Wednesday, June 28, 2006

"Victims, Aren't We All?"

Kind of a rough day today. Or at least... draining. Even Jenny's "nothin' much goin' on here" post leads us to kinda sad places. She asks what our favorite Johnny Depp movie is. Of course Edward Scissorhands comes up. We have a hard time watching that movie, even though we love just about everything Tim Burton has ever done. The thing is, Edward Scissorhands makes us cry. Every time. The movie is... melencholy--just to begin with. But this is compounded by the fact that one of the most deeply, intimately sad death scenes I have ever seen, or read for that matter, was performed by Vincent Price in the last role he played before his own death. It's almost too much.

It's a little bit like watching The Crow, which again, we don't do all that often. The Crow is a film based on the hauntingly Goth comic of the same name by J. O'Barr. It is a soul-wrenching difficult piece of catharsis born out of the tragic death of his girlfriend at the hands of a drunk driver. And so the movie is violently sad to begin with. But this is compounded by the fact that Brandon Lee, the actor who played the main character in the film, died on the set in a tragic accident. (As a side note... this tragedy is further proof that there is no such thing as a "safe" gun. Even one loaded with "blanks" can kill you.) Taken all together... it's almost too much.

So Jenny and I had this conversation over lunch today--which is to say after I'd gotten done with performing a funeral. There is a sense in which funerals are--well, I daren't say "easier" but... more simple, I guess, than a wedding. But in the end, they are just as emotionally draining. Funerals are sad to begin with, of course. It's never easy to see the adult children of a beloved father openly weeping as they eulogize him in front of family, friends, and their own children. This is compounded by witnessing the little daughter, the granddaughter of the deceased, watching her mother weep... soon openly crying herself, on the shoulder of her grandmother. Taken all together, it's almost too much. But I have a job to do. And I briefly find myself wondering how other pastors deal with this situation. How can they numb themselves enough to continue? And as I continue, my voice strange in my ears, thickened with emotion--I realize that I hope I never get numb.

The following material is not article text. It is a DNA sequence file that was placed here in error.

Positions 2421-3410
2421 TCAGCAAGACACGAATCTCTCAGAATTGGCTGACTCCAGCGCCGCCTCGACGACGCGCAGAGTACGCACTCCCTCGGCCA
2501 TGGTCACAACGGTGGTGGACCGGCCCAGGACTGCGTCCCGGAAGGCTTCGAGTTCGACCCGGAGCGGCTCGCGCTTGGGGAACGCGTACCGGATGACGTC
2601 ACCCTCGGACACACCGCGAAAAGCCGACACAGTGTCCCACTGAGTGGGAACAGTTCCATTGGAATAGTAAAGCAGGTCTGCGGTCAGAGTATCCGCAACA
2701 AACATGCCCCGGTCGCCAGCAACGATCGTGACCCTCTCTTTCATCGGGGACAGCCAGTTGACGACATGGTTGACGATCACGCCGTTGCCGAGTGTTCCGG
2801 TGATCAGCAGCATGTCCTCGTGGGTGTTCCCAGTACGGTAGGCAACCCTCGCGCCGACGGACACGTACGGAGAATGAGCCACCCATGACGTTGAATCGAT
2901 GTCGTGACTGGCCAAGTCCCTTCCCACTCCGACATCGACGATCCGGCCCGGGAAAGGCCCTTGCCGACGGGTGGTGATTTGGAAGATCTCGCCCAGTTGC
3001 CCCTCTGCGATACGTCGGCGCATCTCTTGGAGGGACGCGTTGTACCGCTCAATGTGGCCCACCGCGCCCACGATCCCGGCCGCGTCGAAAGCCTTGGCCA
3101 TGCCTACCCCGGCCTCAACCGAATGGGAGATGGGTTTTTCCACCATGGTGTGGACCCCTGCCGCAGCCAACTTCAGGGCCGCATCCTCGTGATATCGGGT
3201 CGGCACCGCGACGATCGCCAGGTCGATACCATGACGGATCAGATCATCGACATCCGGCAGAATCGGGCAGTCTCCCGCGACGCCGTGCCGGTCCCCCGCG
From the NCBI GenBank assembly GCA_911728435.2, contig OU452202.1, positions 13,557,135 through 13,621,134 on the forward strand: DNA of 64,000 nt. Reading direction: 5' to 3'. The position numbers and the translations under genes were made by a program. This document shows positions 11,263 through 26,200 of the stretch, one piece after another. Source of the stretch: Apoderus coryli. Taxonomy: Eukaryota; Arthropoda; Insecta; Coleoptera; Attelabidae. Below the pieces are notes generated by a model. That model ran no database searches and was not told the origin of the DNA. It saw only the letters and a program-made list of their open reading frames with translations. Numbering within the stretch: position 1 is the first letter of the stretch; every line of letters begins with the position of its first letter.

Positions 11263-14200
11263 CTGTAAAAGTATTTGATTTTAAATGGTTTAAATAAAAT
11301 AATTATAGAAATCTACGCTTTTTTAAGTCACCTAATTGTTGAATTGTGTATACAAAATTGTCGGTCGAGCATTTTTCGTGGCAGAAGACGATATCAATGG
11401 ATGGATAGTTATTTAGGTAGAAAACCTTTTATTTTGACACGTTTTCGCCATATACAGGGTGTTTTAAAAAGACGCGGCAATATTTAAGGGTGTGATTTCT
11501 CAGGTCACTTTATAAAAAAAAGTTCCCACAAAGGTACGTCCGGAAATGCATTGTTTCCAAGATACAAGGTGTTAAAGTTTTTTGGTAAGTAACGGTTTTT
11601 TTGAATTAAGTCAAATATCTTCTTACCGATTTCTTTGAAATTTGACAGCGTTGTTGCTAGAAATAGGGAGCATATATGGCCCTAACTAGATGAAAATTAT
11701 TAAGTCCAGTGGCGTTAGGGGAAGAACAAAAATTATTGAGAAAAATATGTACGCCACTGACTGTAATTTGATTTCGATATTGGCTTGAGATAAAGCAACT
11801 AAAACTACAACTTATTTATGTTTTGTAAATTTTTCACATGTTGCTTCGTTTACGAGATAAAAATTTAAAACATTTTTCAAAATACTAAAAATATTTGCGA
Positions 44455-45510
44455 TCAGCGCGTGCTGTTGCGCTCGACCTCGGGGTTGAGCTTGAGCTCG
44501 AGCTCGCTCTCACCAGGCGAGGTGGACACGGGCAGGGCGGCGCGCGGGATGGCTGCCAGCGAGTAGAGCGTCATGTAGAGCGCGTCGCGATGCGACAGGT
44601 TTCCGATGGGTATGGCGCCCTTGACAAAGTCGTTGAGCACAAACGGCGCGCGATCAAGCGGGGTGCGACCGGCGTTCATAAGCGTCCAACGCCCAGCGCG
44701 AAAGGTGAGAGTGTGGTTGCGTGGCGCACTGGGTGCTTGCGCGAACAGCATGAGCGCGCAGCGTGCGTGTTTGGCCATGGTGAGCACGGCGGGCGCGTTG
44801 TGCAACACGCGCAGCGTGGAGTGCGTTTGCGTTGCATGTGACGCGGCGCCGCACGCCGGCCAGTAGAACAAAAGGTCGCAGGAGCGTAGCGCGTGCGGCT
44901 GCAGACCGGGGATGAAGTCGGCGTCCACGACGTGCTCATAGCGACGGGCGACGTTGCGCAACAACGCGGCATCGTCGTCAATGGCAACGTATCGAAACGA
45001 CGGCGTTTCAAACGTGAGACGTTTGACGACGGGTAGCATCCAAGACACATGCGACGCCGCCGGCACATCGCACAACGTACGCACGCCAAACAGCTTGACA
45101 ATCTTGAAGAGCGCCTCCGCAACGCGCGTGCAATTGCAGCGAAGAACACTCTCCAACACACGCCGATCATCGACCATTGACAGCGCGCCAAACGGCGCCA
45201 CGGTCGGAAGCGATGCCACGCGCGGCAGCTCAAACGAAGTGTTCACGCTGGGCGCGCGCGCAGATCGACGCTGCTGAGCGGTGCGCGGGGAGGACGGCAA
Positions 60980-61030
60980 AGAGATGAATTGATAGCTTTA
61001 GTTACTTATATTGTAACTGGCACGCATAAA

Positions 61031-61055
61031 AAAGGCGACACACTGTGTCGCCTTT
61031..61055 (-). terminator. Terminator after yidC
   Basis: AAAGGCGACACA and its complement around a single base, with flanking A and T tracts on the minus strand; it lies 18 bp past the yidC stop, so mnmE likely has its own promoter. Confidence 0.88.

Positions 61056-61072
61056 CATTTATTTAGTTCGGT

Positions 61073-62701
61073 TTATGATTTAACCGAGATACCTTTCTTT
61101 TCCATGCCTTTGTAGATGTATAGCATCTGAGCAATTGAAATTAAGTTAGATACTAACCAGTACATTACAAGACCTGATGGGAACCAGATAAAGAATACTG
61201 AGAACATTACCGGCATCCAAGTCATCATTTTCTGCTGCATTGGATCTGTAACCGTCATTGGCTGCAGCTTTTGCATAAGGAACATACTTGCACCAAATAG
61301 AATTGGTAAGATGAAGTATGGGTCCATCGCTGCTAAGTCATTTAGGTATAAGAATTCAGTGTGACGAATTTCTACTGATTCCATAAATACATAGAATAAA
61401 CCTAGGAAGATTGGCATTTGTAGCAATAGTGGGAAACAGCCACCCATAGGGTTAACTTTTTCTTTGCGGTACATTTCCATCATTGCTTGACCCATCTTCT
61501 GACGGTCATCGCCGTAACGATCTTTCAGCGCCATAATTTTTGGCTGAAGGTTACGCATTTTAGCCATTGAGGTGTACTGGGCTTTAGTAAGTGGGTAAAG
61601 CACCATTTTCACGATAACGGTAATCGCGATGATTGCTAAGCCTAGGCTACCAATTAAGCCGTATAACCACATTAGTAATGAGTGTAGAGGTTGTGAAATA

We've all experienced pain, and so (barring somthing clinically amiss) we all can empathize with each other. And I believe that, far from weakening us, empathy serves to make us stronger.

Don't get numb.

God loves you,
Be good to each other,
Rev. Josh

No comments: